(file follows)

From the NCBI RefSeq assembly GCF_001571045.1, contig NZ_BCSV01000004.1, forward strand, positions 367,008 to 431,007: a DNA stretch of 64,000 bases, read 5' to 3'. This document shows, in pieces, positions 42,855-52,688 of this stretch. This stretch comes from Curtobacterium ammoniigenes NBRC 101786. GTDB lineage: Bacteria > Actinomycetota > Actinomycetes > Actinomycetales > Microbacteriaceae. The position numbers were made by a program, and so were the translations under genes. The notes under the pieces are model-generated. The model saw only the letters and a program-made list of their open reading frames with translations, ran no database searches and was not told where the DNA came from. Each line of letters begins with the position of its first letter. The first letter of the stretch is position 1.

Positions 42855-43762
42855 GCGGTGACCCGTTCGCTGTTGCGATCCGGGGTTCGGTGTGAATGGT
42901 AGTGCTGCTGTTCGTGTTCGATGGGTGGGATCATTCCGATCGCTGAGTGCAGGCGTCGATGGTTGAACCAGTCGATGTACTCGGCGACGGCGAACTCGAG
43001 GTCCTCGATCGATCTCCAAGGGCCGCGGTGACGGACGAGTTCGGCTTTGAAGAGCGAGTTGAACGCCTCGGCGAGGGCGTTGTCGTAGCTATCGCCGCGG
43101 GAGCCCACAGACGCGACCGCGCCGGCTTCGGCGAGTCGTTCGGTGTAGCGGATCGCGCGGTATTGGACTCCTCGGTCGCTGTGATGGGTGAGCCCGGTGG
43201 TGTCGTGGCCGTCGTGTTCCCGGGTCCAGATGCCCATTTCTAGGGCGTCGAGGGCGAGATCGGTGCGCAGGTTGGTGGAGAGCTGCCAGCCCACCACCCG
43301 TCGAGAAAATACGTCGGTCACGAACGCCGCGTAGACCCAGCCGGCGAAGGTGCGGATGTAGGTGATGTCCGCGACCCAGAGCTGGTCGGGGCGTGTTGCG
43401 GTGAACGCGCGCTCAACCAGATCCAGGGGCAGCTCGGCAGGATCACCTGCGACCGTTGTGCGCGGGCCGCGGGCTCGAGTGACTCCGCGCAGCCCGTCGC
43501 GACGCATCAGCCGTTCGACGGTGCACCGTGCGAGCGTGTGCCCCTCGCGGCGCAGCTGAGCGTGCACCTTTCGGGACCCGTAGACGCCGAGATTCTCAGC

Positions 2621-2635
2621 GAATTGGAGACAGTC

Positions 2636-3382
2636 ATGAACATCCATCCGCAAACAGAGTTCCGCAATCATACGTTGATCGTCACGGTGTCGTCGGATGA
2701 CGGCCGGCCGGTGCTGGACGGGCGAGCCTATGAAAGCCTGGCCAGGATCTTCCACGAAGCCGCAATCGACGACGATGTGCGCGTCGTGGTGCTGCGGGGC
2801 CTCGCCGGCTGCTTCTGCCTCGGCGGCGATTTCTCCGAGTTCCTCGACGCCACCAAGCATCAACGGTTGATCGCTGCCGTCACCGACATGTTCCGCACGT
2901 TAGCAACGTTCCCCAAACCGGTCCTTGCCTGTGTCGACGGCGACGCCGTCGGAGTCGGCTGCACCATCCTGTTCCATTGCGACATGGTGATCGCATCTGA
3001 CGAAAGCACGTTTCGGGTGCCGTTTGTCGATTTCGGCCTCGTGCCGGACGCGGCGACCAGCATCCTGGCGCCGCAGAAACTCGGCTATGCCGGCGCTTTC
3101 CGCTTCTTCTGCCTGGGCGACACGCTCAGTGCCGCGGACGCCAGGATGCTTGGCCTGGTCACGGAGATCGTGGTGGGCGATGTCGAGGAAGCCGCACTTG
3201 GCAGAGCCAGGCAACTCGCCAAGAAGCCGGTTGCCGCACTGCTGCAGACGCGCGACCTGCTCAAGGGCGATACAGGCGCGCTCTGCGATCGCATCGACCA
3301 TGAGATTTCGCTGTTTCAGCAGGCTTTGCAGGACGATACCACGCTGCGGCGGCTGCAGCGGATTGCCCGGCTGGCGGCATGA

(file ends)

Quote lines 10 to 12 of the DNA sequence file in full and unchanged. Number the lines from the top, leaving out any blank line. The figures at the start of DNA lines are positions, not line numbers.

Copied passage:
43501 GACGCATCAGCCGTTCGACGGTGCACCGTGCGAGCGTGTGCCCCTCGCGGCGCAGCTGAGCGTGCACCTTTCGGGACCCGTAGACGCCGAGATTCTCAGC

Positions 2621-2635
2621 GAATTGGAGACAGTC